St. John Chrysostom, 407 AD: “[N]o human power can part what God has united. It is said of husband and wife: Wherefore a man shall leave father and mother and shall cling to his wife; and they shall be two in one flesh [Gen. II: 24.]: Therefore what God has joined together, let no man put asunder. [Matt. XIX: 6.] Thou canst not, O man, dissolve the nuptial tie: how hopest thou to divide the Church? . . .

“Believe me, O man, there is no power like the power of the Church. Cease thy battling, lest thou lose thy strength; wage not war with heaven. When it is with man thou warrest, thou mayst win or lose; but when thy fighting is against the Church, it is impossible that thou shouldst conquer, for God is above all strength. Do we provoke the Lord to jealousy? Are we stronger than he? [1 Cor. X: 22.] God founded, God gave firmness: who shall be so bold as to pull it down? . . . The Church is stronger than heaven itself: Heaven and earth shall pass, but my words shall not pass. [Matt. XXIV: 35.] What words? Thou art Peter; and upon this Rock will I build my Church, and the gates of hell shall not prevail against it. [Matt. XVI: 18.]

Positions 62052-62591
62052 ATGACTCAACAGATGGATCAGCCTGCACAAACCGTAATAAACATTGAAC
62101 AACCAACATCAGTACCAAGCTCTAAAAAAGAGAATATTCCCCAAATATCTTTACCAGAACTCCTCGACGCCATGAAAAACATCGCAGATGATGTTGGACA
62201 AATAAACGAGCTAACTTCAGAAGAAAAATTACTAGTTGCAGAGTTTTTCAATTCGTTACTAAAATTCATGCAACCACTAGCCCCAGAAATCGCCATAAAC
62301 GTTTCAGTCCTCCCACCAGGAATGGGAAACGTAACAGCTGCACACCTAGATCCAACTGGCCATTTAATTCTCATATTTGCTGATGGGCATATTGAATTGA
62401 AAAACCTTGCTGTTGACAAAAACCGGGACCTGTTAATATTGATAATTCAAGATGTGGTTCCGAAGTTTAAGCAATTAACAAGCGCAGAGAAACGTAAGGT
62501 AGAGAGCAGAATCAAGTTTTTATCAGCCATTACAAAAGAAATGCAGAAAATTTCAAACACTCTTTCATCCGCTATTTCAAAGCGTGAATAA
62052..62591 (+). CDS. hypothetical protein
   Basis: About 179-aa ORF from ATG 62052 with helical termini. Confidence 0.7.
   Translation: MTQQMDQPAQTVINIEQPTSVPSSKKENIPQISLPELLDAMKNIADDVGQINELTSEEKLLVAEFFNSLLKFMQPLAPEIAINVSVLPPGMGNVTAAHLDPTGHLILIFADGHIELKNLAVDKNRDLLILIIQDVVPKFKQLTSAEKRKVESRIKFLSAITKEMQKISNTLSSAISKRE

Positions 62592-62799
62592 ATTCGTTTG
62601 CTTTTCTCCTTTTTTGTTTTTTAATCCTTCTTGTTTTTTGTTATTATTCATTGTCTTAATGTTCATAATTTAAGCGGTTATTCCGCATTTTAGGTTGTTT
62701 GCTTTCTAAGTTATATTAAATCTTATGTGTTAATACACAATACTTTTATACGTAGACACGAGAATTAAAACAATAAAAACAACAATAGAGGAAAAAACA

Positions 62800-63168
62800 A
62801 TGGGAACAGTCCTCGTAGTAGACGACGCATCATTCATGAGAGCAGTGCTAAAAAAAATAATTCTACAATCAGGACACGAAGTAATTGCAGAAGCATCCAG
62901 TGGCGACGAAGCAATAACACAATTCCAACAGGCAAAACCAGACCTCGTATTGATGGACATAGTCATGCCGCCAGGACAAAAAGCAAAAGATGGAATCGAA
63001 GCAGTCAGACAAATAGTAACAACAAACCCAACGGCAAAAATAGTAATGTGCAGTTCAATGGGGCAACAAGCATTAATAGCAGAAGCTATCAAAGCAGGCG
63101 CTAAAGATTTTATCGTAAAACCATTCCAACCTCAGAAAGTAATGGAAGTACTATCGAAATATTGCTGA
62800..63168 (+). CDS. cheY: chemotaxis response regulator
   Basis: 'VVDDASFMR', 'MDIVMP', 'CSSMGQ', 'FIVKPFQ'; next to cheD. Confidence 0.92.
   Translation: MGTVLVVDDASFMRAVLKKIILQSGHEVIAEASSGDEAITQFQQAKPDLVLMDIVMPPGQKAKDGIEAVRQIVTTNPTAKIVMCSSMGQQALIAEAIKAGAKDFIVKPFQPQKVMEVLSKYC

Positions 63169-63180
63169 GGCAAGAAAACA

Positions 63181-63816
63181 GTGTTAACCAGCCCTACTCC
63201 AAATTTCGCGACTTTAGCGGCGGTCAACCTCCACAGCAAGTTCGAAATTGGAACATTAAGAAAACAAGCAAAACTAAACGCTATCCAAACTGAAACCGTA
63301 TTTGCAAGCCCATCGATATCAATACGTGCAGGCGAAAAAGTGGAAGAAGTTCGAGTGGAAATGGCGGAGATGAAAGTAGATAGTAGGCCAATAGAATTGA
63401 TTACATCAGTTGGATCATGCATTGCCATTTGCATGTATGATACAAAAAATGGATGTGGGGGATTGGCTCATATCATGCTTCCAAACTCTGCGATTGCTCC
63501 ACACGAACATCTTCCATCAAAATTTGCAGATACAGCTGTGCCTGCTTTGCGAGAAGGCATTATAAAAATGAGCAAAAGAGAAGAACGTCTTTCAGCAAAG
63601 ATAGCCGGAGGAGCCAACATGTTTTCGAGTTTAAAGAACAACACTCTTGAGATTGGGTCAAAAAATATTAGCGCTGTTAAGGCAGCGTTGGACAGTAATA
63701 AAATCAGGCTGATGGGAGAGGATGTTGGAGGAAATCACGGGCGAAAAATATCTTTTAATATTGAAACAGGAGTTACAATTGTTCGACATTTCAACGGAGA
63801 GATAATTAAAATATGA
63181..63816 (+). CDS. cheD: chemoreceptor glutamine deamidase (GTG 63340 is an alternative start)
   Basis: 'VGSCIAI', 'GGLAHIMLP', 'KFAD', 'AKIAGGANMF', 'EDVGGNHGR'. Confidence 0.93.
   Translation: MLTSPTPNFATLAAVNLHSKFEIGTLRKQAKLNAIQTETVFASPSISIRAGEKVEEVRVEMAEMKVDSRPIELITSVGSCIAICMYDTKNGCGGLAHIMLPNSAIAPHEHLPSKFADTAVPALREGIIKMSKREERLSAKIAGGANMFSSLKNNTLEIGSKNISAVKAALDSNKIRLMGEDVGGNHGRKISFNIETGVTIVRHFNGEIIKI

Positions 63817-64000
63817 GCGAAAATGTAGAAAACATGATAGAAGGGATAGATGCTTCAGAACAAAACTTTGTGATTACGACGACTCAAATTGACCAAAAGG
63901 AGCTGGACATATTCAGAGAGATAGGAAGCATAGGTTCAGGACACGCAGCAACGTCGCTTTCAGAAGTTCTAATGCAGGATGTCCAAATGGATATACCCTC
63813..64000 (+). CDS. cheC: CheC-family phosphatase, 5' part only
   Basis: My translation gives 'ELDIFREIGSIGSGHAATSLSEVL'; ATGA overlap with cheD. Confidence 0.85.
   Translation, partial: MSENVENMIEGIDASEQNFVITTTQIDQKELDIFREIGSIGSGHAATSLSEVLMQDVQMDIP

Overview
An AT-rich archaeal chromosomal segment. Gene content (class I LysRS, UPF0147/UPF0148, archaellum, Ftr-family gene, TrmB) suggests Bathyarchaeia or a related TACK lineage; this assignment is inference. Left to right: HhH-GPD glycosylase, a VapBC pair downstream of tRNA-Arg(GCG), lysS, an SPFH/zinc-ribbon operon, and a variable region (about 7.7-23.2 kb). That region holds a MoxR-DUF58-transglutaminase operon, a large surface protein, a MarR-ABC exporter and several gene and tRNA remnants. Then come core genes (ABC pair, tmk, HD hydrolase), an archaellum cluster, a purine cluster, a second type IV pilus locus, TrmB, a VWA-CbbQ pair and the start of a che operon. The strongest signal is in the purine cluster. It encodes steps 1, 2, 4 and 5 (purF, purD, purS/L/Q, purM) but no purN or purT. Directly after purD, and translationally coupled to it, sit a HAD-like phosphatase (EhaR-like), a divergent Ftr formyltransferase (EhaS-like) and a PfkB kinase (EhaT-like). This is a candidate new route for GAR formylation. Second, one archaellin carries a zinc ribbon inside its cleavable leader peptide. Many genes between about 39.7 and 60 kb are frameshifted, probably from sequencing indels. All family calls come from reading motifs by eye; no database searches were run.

Our Lord Jesus Christ the King, Who made His Militant Church a monarchy.

St. John Chrysostom, 407 AD: “By these words: ‘Feed My lambs and My sheep’ (John 21), Christ committed His flock not only to Peter, but to his successors as well.”

St. John Chrysostom, 407 AD: “[Peter] The first of the Apostles, the foundation of the Church, the coryphaeus of the choir of disciples.”

Bishop of Arles, 440-461 AD, to Pope Leo I: “Through blessed Peter, prince of the apostles, the most holy Roman Church should hold sovereignty over all the Churches of the whole World.”

Council of Sardica, 344 AD, to Pope Julius: “It seemed best and most proper that the priests of the Lord should refer from every province to the head, that is to the see of Peter.”

Can. #44 of “Canons of Nicea,” (Arabic edition, 5th Century): “As the Patriarch has power over his subjects, so also the Roman Pontiff has power over all patriarchs as Peter had over all the princes of Christendom and over their councils, because he is the Vicar of Christ over redemption, over the Churches, and over the people committed to him.”

Pope Siricius, 385 AD: “We bear the burden of all who are laden; or rather the blessed apostle Peter bears them in us, who, as we trust, will protect us the heirs of all his government.”